The Windows 8 ecosystem: 5 best and 5 worst features

Across the entirety of Windows 8--from desktops to laptops to tablets to smartphones--what did Microsoft get right and wrong?

Windows 8 hasnt just arrivedit has arrived in full force, with an armada of ancillary products. Microsofts deployment of the new Windows platform across desktops, laptops, tablets, hybrids, and smartphones constitutes a major push to make Windows 8 your defining computing experience regardless of your hardware persuasion. Depending on your point of view, this can be a good thing or a very, very bad thing.

Or maybe its both.

[ FREE DOWNLOAD: Windows 8 Deep Dive Report | Windows 8: The 10 biggest problems so far ]

Lets take a walk through some of the triumphs and failings of Microsofts sprawling Windows 8 ecosystem. Like it or not, this is the environment that all new-PC users (and many PC upgraders) will be working with for the next few years.

The good

The great unification

Although Windows 8 stumbles in its attempts to push a touch-centric operating system onto desktops and laptops lacking finger-friendly screens, Im nonetheless impressed by Microsofts execution in delivering a unified experience across all of its major consumer platforms. Windows 8 on x86-based tablets is the same Windows 8 that you can find on laptops and desktops, and this provides a tight degree of unification thats missing from Apples product lineup, which is split between Mac OS and iOS.

The linchpin is the new Microsoft Account sign-in (formerly Live ID). Through a single username and password, your Microsoft Account taps into the cloud and establishes common preferences among all the Windows-based hardware and services you may use (though regional barriers are still a problem; more about that below). So kudos to Microsoft for acknowledging that our computers, tablets, smartphones, and game consoles should be connected, sharing a common, user-specific experience.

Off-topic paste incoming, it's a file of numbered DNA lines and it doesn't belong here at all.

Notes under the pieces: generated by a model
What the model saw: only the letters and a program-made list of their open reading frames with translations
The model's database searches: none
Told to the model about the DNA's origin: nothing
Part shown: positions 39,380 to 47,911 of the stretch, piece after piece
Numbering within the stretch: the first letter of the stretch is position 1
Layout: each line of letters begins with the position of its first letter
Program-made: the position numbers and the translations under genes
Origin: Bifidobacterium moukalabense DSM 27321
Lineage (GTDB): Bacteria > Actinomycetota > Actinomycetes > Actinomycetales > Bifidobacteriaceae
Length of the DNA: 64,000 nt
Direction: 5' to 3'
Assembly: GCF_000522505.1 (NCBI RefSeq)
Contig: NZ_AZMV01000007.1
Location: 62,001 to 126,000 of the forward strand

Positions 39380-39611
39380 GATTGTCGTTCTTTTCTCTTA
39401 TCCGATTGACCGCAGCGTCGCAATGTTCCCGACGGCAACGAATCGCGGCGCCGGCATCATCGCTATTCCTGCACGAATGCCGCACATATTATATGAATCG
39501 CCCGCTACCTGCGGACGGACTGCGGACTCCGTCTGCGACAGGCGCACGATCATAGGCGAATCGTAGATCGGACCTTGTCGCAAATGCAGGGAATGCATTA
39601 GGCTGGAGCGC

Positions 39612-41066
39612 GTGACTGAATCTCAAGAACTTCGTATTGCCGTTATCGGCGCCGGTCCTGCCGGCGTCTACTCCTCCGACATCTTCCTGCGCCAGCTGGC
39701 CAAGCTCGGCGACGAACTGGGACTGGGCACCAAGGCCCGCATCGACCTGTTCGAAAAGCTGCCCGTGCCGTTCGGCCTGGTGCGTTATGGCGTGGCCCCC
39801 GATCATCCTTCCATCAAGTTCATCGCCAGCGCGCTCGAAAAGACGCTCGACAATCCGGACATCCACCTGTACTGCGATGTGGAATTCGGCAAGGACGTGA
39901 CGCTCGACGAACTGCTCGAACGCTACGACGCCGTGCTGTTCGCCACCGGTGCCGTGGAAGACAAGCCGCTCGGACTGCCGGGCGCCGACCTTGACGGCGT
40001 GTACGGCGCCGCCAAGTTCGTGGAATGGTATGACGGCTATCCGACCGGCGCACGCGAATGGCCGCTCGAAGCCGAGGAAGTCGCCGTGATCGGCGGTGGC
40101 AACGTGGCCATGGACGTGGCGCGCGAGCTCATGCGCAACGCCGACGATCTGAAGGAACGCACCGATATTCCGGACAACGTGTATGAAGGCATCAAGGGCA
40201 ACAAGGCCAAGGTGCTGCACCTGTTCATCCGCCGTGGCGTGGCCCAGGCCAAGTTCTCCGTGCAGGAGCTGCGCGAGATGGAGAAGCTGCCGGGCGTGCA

From SkyDrive to SmartGlass to the ability to synchronize settings across environments quickly and easily, the new Windows 8 platform provides the essential core connections for all your software and gear.

Forcing a touchy issue

Since touch is the cornerstone of Windows 8regardless of whether you actually have a touch-responsive display on your chosen deviceMicrosoft is pushing third-party developers to take the next big step in app creation. Simply put: Touch cannot be ignored. This mandate is an issue for people without touch-enabled hardware. And its bad news for people who have tried touch control but hate it. Yet Microsoft's new the touch way or the highway philosophy shows vision and innovation, and affirms the publics overwhelming support for touch gestures on computing hardware.

Sure, some developers will never jump on the touch bandwagon, either because they dont have an interest in advancing their users' experience, or because their software cant benefit from touch in any way (after all, some utilities are so simple, one-dimensional, or keyboard-dependent that an investment in touch development wouldnt make sense). Nonetheless, you can expect to see many more apps that tightly and creatively leverage touch support. These are the apps that will carry Microsoft forward.